Just about every popular app and social media platform has an engine under the hood that powers the information and data we absorb. With hundreds of millions of data points to keep track of, there has to be a well-oiled machine to maintain that database. Every developer has their favorite program to use for database management, but most programs utilize the Structured Query Language, or SQL, for short.
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SQL is a great tool for those looking to manage relational databases, which rely on connecting different datatypes based on relationships like interactions such as a user comment on a video. Every interaction is stored and accessed using queries that select exactly what data needs to be displayed on a webpage or otherwise. But SQL is much more than just a database management tool—it has plenty of applications across a number of fields, is an essential tool for cleaning and exploring data, and combining datasets for greater insights.
For the traditional coder who prefers to work in a shell, scripting queries shouldn’t be a problem, but for those who prefer to work in a more visual environment, there are several options available. For client-server applications, MySQL is a good go-to, but for this tutorial, I’ll be using DB Browser for SQLite. While SQLite isn’t client-server, I’ll just be going over simple queries to get you familiar with the syntax. Without further ado, let’s get started!
Once you’ve downloaded the appropriate DB Browser version for your system, we can start looking at data sources. At Open Data Science, we obviously love working with readily available data, and the city of Boston’s data portal has plenty to spare. I downloaded the Crime Incident Reports data to work with—if the data you’re using has a data dictionary, it’s important to study it to know exactly what each column contains, especially if it has vague naming.
To start, click the “create new database,” name your database, and save to a location of your choice.
One of the benefits of using DB Browser is the ability to create tables from comma-separated value files, which happens to be the format our crime data is in.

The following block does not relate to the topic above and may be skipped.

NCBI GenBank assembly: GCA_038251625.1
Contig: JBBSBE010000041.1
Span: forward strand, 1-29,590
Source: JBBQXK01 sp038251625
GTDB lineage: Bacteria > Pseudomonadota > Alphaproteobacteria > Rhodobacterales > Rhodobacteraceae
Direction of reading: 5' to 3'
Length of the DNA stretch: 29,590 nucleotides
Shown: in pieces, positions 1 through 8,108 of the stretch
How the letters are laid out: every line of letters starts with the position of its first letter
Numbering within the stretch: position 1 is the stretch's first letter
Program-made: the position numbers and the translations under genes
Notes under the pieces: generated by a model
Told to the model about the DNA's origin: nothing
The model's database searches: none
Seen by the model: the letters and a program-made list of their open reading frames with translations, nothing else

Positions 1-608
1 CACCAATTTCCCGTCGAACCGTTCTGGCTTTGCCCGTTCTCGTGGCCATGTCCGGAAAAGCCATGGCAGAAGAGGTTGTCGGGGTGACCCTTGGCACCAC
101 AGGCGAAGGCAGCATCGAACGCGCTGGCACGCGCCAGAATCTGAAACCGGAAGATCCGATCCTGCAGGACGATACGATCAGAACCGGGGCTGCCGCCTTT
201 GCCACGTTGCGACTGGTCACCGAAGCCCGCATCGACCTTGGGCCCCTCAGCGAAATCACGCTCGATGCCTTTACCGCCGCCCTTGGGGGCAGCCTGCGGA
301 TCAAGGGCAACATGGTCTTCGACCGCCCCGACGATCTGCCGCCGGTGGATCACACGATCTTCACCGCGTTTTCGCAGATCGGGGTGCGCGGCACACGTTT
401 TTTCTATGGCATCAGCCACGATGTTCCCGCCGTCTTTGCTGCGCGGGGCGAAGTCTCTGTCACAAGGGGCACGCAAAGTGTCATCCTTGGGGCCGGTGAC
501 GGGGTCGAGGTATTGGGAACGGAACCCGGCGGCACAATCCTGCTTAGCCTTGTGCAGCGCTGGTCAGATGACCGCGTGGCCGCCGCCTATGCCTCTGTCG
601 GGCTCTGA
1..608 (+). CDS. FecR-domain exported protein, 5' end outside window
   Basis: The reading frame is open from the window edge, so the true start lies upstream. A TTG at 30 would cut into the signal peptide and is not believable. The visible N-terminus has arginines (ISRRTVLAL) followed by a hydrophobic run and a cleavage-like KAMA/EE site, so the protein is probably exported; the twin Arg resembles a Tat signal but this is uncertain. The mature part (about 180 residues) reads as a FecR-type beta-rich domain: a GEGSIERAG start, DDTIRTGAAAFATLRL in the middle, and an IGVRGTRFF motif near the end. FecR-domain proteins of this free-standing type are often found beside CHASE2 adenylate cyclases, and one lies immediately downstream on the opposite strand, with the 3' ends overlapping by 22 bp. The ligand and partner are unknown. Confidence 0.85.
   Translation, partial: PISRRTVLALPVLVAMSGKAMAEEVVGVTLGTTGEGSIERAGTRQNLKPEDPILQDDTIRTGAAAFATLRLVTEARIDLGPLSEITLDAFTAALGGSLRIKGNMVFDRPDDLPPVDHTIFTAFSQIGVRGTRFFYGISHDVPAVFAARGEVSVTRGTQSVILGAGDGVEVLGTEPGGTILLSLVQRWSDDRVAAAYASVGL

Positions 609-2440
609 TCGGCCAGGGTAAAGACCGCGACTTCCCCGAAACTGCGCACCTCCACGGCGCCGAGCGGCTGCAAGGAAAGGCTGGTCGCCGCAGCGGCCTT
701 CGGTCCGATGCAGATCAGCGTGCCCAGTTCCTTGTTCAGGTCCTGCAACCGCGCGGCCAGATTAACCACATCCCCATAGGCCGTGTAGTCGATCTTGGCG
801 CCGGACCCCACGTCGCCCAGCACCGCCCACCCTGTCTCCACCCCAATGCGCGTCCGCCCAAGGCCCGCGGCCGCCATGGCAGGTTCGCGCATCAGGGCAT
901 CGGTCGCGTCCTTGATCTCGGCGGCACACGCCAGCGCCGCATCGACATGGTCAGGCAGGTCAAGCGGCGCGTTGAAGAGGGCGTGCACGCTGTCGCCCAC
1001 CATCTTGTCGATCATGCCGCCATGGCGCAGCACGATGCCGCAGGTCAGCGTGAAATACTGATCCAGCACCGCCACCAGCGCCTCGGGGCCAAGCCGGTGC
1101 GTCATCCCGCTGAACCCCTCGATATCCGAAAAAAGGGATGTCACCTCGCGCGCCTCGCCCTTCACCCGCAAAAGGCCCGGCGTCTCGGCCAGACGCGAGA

If you’re curious about the coding syntax involved here, or if you want to create a table from scratch, you can highlight the table and click “modify table” to view the script used to create our table, as shown here.
As you can see, each category is associated with a different data type, which are important to note when creating queries. At this point, you might want to get familiar with the data using the “Browse Data” tab.
Once you’ve looked through your data, we can begin writing simple queries to select specific data we want to highlight. First, click the “Execute SQL” tab to open a scripting shell. The hallmark command for most SQL queries is the SELECT command, which extracts columns and rows from a table depending on certain criteria. If we write “SELECT *”, we can include every column from the table, if necessary. Combined with the WHERE and FROM commands, SELECT allows you to create a new table in just a few lines. Here, I want to isolate incidents of auto thefts; after executing my query, this is what the output looks like:
We can see from our results that 5664 auto thefts have occurred over the last four years in Boston. What if we wanted to get counts of certain things, like which districts have the most reports? We can use the COUNT command to handle this—again, just a few lines of code and we’ll have a pretty nice dataset displaying the number of incidents per district. Note: it is important to use the GROUP BY command to display the count for each distinct district.
According to the Boston Police Department’s district key, Roxbury, Dorchester, and the South End have the most incidents reported over the last four years. As practice, I’ve created a column called Neighborhood and used the UPDATE command to insert the names of neighborhoods as they pertain to their respective police districts.
The last example I’ll demonstrate combines all the commands we’ve practiced so far. I want to get a list of the most common streets where crime scenes involving shootings occur. In addition, I want to create a new table from our query to export for later uses, like a visualization. Here’s the query and output I came up with:
If all goes accordingly, you should have a new table in your database that you can view in the “Browse Data” tab, which we can treat as its own dataset.
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Now that you’ve learned the basic commands in SQL, the world is your oyster; these commands, when paired with a framework, power back-end systems that select what data is relevant to what your user sees. For those using SQL to clean data, these commands are useful tools, but with more practice and a better understanding of SQL’s syntax, cleaning, and exporting data should be a breeze, even for non-coders. So whether you’re a journalist, a lab technician, or a big data analyst, give SQL a go—it might just become your favorite tool for wrangling data.